Unless the Orioles act to significantly improve their starting rotation, there’s little point in spending much energy pretending that they have any hope of competing in the 2018 season. They are going to have to find that help from the outside, probably in the form of free agent pitchers. According to MLB Network’s Jon Morosi this weekend, the Orioles have interest in two of the second-tier free agents available: Alex Cobb and Lance Lynn.
Once you get past Yu Darvish and Jake Arrieta, those are the next two best starting pitchers who will be available on the market. If the Orioles are serious about improving the rotation, they should figure out which of these guys is the best one to target and go get him without complaining about the price tag.
Morosi wrote that the O’s have a “slight preference” for the 30-year-old Cobb, given that Cobb has pitched his whole career, spanning six seasons, in the AL East. Having familiarity with the parks and some of the players couldn’t hurt, although the Orioles shouldn’t get too hung up on some kind of AL East mystique, either.
Lynn, also 30, had his six MLB seasons all with the Cardinals. Especially when considering that Lynn faced lineups with pitchers in them, it’s fair to say there would probably be a bit of a degree of difficulty increase in jumping from the NL Central to the AL East.
How much of a difference and what that’s worth is open for debate. As fans, we can only hope that the O’s internal debate on that topic is made with greater wisdom than the decisions to sign Ubaldo Jimenez and Yovani Gallardo or the one to trade for Wade Miley.
Both Cobb and Lynn are not that far removed from Tommy John surgery. Lynn missed the whole 2016 season after having the surgery in November 2015. Cobb didn’t pitch in 2015 and missed most of the 2016 season as well after having Tommy John in May 2015.
With that question mark on each one’s resume, both posted a strong 2017 season to launch into free agency. Lynn threw 186.1 innings for the Cardinals, with a 3.43 ERA and a 1.229 WHIP. Cobb’s was a good season as well. He had a 3.66 ERA with a 1.221 WHIP. There’s a whole lot more to figuring out who’s going to be a good pitcher in the future based on this year’s ERA, but after watching a crummy O’s rotation this year, the idea of a mid-3s ERA is certainly appealing.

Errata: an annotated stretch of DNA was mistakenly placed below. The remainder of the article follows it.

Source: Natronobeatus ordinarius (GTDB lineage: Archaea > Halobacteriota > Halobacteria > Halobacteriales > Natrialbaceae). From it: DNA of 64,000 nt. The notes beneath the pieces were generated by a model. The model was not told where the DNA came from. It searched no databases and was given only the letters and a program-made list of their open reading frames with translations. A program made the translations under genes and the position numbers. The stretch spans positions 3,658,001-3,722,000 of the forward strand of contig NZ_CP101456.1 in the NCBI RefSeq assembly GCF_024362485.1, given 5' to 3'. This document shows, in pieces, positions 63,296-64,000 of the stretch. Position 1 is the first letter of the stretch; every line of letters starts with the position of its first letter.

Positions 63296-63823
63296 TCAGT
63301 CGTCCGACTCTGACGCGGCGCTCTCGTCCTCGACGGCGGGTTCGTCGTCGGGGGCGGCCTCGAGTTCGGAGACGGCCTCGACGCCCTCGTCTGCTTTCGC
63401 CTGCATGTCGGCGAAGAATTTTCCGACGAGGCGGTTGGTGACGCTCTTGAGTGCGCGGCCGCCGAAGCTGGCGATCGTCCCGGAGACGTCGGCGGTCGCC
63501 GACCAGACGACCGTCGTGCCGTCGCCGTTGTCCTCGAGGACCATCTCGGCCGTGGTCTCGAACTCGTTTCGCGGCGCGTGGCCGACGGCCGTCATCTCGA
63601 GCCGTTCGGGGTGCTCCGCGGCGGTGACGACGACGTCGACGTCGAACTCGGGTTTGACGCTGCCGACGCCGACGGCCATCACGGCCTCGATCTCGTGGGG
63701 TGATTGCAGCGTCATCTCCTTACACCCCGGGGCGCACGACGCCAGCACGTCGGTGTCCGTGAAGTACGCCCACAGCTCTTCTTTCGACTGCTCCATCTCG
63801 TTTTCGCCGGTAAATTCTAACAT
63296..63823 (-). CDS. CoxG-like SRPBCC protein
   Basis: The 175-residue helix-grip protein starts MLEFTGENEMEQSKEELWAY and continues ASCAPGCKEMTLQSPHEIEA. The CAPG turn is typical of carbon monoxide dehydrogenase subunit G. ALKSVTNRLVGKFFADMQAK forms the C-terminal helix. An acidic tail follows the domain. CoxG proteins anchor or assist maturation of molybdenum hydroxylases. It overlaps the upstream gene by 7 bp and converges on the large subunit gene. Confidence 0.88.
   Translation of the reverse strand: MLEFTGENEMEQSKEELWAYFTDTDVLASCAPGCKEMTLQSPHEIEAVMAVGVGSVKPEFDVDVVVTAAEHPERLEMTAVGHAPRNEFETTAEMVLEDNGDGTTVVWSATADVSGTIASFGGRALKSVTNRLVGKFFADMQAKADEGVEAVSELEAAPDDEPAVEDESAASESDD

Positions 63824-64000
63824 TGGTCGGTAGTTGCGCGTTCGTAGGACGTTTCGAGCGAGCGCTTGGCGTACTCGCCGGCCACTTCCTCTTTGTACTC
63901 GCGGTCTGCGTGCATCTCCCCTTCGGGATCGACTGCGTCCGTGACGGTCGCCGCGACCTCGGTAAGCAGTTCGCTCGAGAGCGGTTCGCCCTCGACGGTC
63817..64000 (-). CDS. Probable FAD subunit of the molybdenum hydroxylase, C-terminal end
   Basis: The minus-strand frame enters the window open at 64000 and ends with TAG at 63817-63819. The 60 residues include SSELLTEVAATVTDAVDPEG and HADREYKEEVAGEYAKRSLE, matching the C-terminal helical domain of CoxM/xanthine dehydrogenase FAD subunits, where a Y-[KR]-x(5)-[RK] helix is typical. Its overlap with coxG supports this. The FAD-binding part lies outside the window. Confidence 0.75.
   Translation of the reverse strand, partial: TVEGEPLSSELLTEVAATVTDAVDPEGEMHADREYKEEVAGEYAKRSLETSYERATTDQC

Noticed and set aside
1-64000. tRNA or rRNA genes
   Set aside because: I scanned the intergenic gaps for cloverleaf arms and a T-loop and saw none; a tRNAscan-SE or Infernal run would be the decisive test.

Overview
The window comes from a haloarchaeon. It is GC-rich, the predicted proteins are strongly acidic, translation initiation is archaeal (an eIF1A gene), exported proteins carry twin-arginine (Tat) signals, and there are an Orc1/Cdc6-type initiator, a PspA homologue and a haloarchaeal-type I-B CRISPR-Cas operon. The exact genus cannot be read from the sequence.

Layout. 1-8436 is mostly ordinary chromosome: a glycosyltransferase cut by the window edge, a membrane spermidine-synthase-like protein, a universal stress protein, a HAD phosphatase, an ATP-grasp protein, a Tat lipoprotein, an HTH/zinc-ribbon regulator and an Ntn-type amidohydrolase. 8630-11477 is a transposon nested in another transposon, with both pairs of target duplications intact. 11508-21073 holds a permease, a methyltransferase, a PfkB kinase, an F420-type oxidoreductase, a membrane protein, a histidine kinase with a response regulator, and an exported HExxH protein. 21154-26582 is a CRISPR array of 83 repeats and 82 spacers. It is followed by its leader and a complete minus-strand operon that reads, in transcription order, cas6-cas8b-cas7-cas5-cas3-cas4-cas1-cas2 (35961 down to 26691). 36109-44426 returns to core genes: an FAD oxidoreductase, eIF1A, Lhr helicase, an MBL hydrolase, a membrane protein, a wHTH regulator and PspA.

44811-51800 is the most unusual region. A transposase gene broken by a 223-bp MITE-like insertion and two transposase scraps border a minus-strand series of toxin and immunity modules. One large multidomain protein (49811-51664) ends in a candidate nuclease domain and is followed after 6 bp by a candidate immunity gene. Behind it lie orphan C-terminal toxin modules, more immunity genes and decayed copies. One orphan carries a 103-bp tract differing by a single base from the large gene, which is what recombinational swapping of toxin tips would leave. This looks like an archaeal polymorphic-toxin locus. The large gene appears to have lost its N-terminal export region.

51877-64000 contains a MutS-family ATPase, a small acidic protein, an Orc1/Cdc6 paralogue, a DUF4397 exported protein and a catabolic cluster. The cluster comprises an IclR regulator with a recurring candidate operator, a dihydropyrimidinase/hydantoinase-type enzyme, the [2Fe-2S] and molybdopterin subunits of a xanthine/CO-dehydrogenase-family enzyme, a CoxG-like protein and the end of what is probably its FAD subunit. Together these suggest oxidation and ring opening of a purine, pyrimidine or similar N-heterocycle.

Each received a qualifying offer from his former team and rejected it. That means for the Orioles to sign either, they would have to give up their third-highest draft pick, which right now would be their second round pick at #50 overall. That’s paying a price to sign Cobb or Lynn, beyond just the salary they will make. On the other hand, if their rotation stinks again next season, they will pay a greater price than that.
MLB Trade Rumors projects that Lynn will get a four-year, $56 million deal, while Cobb will get four years and $48 million. A price tag of $12-14 million per year is not a lot to get a solid pitcher... assuming both can continue to be solid pitchers as they cross into their 30s.
If you squint enough, you can find warning signs for any pitcher. Whenever I look at Cobb, his 4.72 road ERA in 2017 makes me nervous. What if his success is tied to pitching half of his games at Tropicana Field? Cobb also had a much lower strikeout rate in 2017 compared to before he had Tommy John surgery, dropping from an 8.1 K/9 in 2014 to a 6.4 K/9 in 2017.
Lynn’s case has some warts as well. He’s also experienced the strikeout decline, going from an 8.6 K/9 pre-surgery to a 7.4 K/9 in 2017. Is that a blip or the new normal? His home run rate nearly doubled - Lynn’s hardly alone in giving up more homers in 2017 - and there was even a slight increase in an already-high walk rate, with Lynn averaging 3.8 walks per nine innings in 2017.
What’s more, Lynn’s 2017 success came along with a career-low BABIP of .244. That could have been good luck that won’t carry over to Baltimore, though Lynn did have an increase in percentage of soft-contact swings, according to Fangraphs. Maybe it’s skill that would carry over... or maybe some AL team will quickly regret signing Lynn.
It’s worth noting that for both Lynn and Cobb, their fastball velocity was similar to what they were throwing pre-surgery. Whatever caused the decline of some peripherals this season, it wasn’t that they’re not capable of throwing the ball as hard as they used to.
Hopefully these are signs of genuine interest on the part of the Orioles and not their usual offseason or trading deadline pattern of being publicly linked to so-and-so good player and then ultimately settling for someone who is much less good.
About three weeks ago, MASN’s Roch Kubatko proclaimed Cobb “out of their reach,” which could yet prove true once every team registers its interest and the offered dollars start flying around. For now, at least, they’re still interested, which is better than pretending that Miguel Castro and Gabriel Ynoa can fill the holes in their rotation.